hi. Meredith here.
It’s a grey, rainy Saturday here in Kingston. The rain has been amazingly (and frustratingly!) consistent. I keep waiting for it to end, and it just keeps on raining. I have a friend in town – he got here this morning to play a gig at the Artel tonight (come if you can! He is known as ‘Paper Beats Scissors‘…the show starts tonight at 9-ish) and I am regretting that he’s only going to be seeing Kingston at its greyest and dampest. Ah well. We can control all sorts of things, but we still haven’t managed to make the weather bend to our wills.
The reason I didn’t write yesterday, the way I normally do, is because I was at a workshop all day long and simply didn’t have time. I figured I would tell you a little about it now — seems kinda relevant for all of us.
The workshop was hosted by an organization called ‘Informed Opinions‘ –a project organized by a group called Media Action. The goal of the ‘Informed Opinions’ project is to “bridge the chronic gender gap in public discourse.” Journalist and workshop facilitator Shari Graydon was clear about the project’s goals right off the top: to encourage more women to let their voices be heard in the media.
That’s because while women make up 52% of the Canadian population, they’re only heard on the Op-Ed pages of major newspapers about 20% of the time.
While the workshop was oriented at teaching women how to package their expertise to make it more media-ready, it was geared at encouraging women to begin claiming that expertise in the first place. Too many women, we learned, are inclined to let others speak under the assumption that there must surely be someone else more qualified to give an opinion. It’s an attitude we need to change.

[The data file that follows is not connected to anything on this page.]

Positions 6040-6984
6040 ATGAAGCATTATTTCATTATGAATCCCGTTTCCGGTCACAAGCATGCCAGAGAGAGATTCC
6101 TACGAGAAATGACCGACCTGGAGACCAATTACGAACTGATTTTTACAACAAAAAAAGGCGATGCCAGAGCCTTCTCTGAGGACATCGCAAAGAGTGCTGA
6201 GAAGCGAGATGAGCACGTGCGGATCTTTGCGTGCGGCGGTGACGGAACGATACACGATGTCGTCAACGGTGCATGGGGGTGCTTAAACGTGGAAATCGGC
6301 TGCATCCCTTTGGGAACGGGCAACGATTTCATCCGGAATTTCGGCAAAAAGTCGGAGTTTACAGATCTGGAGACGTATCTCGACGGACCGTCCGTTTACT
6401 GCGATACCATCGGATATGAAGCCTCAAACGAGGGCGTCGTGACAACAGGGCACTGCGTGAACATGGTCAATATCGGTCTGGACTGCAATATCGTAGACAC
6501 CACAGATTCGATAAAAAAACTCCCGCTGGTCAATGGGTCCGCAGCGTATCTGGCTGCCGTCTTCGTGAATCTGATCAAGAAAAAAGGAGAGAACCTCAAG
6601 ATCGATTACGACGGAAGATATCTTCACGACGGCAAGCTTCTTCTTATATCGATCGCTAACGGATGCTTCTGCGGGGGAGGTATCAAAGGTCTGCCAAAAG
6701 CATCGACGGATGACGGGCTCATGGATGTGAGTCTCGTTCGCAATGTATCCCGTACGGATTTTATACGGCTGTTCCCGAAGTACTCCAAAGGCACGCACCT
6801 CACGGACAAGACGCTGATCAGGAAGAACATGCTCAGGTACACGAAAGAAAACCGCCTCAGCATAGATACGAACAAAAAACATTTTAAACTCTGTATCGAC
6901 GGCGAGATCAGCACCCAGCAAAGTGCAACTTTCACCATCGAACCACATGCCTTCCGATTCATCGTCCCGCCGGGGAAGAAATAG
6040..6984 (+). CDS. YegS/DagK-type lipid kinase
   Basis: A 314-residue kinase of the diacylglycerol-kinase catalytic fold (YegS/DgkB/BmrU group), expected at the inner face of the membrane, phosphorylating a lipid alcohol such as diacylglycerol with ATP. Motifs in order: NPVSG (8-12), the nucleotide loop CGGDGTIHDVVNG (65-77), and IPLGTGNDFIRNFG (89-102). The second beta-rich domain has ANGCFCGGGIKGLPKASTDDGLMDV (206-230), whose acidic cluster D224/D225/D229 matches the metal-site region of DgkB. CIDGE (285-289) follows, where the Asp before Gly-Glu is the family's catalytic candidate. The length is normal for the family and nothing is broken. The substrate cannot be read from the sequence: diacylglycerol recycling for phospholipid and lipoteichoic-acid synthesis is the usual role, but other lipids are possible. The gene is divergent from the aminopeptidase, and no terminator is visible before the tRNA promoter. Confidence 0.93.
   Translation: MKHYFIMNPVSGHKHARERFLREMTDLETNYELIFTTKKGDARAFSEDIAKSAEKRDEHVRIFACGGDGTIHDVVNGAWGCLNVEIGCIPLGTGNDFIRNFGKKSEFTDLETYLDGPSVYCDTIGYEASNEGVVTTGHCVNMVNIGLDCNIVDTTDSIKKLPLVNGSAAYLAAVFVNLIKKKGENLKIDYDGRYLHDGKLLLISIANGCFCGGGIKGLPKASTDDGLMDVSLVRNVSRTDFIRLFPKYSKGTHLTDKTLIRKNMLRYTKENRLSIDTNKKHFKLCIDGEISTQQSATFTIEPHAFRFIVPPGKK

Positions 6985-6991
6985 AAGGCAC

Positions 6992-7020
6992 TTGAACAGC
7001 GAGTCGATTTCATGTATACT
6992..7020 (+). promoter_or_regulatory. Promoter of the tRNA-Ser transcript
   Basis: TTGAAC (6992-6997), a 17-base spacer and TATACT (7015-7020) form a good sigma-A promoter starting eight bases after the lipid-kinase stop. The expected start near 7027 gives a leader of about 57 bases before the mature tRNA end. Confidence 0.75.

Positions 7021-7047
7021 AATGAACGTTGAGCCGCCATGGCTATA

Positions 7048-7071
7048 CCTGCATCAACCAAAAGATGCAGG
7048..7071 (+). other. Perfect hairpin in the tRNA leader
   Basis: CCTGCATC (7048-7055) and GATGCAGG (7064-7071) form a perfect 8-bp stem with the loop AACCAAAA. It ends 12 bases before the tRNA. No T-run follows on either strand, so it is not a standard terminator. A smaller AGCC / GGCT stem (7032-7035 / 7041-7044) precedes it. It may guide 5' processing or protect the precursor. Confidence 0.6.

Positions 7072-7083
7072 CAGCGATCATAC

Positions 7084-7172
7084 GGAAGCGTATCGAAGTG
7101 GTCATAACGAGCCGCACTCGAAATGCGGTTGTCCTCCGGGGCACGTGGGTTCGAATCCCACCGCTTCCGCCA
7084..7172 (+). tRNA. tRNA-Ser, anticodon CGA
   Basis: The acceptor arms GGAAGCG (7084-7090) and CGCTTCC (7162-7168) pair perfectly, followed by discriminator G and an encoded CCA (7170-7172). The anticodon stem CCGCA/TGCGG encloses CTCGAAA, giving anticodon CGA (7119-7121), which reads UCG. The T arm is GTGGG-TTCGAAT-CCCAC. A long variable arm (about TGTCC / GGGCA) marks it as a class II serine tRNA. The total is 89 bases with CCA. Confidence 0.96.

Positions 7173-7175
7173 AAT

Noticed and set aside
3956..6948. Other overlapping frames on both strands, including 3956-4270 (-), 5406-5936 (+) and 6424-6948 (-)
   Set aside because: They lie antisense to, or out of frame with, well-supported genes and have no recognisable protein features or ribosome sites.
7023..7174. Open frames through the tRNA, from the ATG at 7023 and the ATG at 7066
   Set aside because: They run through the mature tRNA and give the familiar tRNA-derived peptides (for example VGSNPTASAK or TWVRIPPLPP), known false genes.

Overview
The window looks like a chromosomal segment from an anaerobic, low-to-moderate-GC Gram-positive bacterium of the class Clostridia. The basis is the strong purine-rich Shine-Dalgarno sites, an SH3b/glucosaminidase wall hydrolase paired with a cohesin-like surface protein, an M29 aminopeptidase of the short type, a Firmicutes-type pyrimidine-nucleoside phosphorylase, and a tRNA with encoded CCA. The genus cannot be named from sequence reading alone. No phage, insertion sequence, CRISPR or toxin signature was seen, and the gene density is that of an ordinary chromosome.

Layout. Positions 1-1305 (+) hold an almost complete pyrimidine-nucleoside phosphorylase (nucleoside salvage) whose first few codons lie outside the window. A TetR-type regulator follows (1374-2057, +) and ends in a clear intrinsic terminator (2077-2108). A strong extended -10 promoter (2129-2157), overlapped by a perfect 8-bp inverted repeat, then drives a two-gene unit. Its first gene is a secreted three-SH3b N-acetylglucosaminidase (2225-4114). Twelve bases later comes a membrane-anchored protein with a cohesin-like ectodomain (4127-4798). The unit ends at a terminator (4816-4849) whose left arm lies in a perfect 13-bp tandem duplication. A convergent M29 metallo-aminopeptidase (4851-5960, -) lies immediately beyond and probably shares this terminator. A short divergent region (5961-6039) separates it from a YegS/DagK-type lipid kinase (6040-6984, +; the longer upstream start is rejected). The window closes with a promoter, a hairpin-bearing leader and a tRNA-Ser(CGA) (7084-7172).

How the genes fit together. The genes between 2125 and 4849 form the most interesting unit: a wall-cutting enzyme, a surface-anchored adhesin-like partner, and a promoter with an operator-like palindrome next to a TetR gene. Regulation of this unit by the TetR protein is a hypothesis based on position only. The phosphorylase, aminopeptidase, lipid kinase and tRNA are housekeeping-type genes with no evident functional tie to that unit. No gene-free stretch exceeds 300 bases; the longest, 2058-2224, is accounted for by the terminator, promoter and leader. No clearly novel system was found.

I was the only Master’s student in the room (the bulk of attendees were full-fledged professors and PhD students) and I’ll admit I have trouble really owning any kind of expertise yet (and thus, the expertise-claiming exercises were a bit of a challenge).
But I was surprised to hear highly educated women — with all sorts of impressive credentials — struggling to do the same.
Some of the brilliant women in attendance spoke bashfully (as we made our introductions) about their disinclination to use, say, the term ‘Doctor’ when introducing themselves, or to fully own the impressive titles they’ve won. The fear, they admitted, was that they might sound pompous.
We were all reminded that men (much as we love them) would likely not let the same kind of fear slow them down.
We spent the rest of the workshop doing exercises built around coming to terms with our own expertise, and then finding ways to package that knowledge into media-ready pieces of writing.
The project’s goal is to get more women’s opinions and words into mainstream media. I spoke with Shari after the session and she told me that after past workshops, inspired participants have managed to place Op-Ed pieces in major papers within days.
As women, we can’t be afraid to own our expertise, whether it’s academic or otherwise. And we can’t be afraid of letting our opinions be heard. This project is an important one.
Happy weekending, all.